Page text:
What is the purpose of a screen saver?

What is the purpose of a screen saver?

What is the purpose of a screen saver? Screen savers served both a technical and a marketing purpose. From a technical perspective, the purpose of a screen saver was to keep an image from permanently being engraved in a CRT monitor’s phosphors. But it wasn’t long before screen savers started serving a vanity or entertainment purpose.

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Commodore computer models

Commodore computer models

The Commodore 64 is by far the most famous and successful computer Commodore ever made. But there were numerous Commodore computer models over the years. Some were also successful. Some were complete flops. Overall Commodore had a good 18-year run, but it could have been so much longer and better.

Let’s take a walk through the Commodore computer models from the beginning in 1976 to the bitter end in 1994.

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An LCD monitor for retro computing

An LCD monitor for retro computing

Purists prefer CRT monitors for a more authentic experience, but if you don’t mind an LCD, here’s a good LCD monitor for retro computing. Look for a Dell 2001fp manufactured in June 2005 or before. For bonus points, try to find one with a soundbar.

With any luck, you should be able to find one for under $60. Sometimes well under $60.

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What to look for in a monitor

What to look for in a monitor

Most buying guides for monitors assume you’re buying a really expensive monitor for gaming. But there’s a lot more to look for than refresh rate and response time.

A good monitor can last 10 years and multiple computers, so it pays to make a good decision when buying one, even when you’re not spending $500. There can be a significant difference even between two $100 models, or between a $60 model and a $70 model, that will save you money in the long run.

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Building DOS gaming PCs

Building DOS gaming PCs

The ultimate DOS gaming PC is a topic that I’ve seen come up in forums frequently, and that I’ve been asked directly a number of times. I guess since I published advice on running DOS games on Windows PCs on two continents, people figured I knew something about that. I guess I fooled them!

The trouble is that no single PC can really be the “ultimate” DOS game machine. Well, not if your goal is to be able to optimally run everything from early 1980s titles designed for the original IBM PC up to the last DOS version of Quake. I learned that the hard way in 1995 or 1996, even before Quake existed. Read more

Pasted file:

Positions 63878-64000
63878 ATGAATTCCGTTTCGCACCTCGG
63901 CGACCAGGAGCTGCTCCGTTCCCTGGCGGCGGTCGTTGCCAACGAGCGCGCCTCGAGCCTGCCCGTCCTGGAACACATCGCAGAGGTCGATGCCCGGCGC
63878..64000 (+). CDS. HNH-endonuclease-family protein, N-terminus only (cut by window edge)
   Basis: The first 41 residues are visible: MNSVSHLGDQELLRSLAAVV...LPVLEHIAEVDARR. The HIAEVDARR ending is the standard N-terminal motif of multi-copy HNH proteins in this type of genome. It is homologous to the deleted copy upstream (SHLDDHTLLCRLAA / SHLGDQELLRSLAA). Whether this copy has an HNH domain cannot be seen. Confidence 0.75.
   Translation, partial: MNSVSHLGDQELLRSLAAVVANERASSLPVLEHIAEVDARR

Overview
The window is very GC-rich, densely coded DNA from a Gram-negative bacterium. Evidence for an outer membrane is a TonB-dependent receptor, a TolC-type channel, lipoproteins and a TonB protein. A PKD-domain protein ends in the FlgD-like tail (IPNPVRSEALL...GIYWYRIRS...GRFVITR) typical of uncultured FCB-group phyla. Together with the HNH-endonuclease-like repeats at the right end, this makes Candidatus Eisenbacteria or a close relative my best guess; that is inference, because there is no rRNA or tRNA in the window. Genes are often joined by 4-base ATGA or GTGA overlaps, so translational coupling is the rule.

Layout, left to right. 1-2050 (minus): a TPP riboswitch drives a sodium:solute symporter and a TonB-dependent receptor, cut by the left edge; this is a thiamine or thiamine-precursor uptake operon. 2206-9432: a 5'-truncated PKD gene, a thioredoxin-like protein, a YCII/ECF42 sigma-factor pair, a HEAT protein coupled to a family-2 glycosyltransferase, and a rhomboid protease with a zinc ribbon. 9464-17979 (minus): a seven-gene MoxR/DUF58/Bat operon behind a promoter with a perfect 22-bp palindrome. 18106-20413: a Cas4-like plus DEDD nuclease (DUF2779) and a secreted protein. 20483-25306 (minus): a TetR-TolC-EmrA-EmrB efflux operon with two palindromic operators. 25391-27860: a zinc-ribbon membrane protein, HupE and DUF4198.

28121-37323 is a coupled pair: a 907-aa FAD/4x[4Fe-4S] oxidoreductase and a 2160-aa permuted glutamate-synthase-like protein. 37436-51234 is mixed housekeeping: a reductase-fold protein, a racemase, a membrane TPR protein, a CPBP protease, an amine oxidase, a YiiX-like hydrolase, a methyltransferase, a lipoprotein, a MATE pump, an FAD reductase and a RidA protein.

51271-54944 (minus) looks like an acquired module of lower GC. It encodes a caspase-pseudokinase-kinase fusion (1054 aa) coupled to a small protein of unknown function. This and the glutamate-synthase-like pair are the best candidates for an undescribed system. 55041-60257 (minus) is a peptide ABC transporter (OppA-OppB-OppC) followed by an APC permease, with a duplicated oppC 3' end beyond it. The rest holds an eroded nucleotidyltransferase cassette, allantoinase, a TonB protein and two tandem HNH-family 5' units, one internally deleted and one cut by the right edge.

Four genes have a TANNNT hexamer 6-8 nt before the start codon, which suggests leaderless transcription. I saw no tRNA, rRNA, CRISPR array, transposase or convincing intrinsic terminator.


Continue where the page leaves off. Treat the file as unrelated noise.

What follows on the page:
Taming Office 2013’s appearance

A couple of months ago I upgraded to Office 2013 at work. I liked it, but around the same time, my eyes started burning. I never made the connection, but then last week, when a coworker upgraded, he mentioned his eyes were burning, and he made the connection.

He found this guide for toning down Office. We both recommend the dark gray scheme, which is much easier on the eyes than the default harsh white scheme.

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Buy as much computer as you need

Veteran IT journalist Guy Wright advises not to buy any more computer than you need. Wright was a prominent Commodore journalist, so he’s been thinking this way for literally decades. I grew up reading the magazines he edited in the 1980s and 1990s–yes, really–so it’s not surprising that I would agree with him.

I saw a couple of points worth clarifying.

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Tinkering isn’t dead, but it is changing

When Radio Shack announced its bankruptcy, I read more fears that the age of tinkering is dead than I read laments for the store.

I follow the logic, because Radio Shack was the only national store chain that ever tried to cater to tinkerers. But I don’t think people abandoning Radio Shack means tinkering is necessarily dead. I have plenty of indications that it’s still very much alive, but it’s also very different from how it used to be.

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Tips on buying used stuff

I just found a Lifehacker piece on buying used stuff without getting ripped off. I have plenty of experience in this area.

The key, I think, is to deal in person, and test as much functionality as you can before handing over the cash. Read more

How to build Lifehacker’s retro coffee table on the cheap

Lifehacker posted a nice weekend project this week, a retro coffee table, but the price tag seems steeper than it needs to be. If you’re craving some retro goodness but think $300 is a bit much to spend to play old video games, I have some ideas for you.

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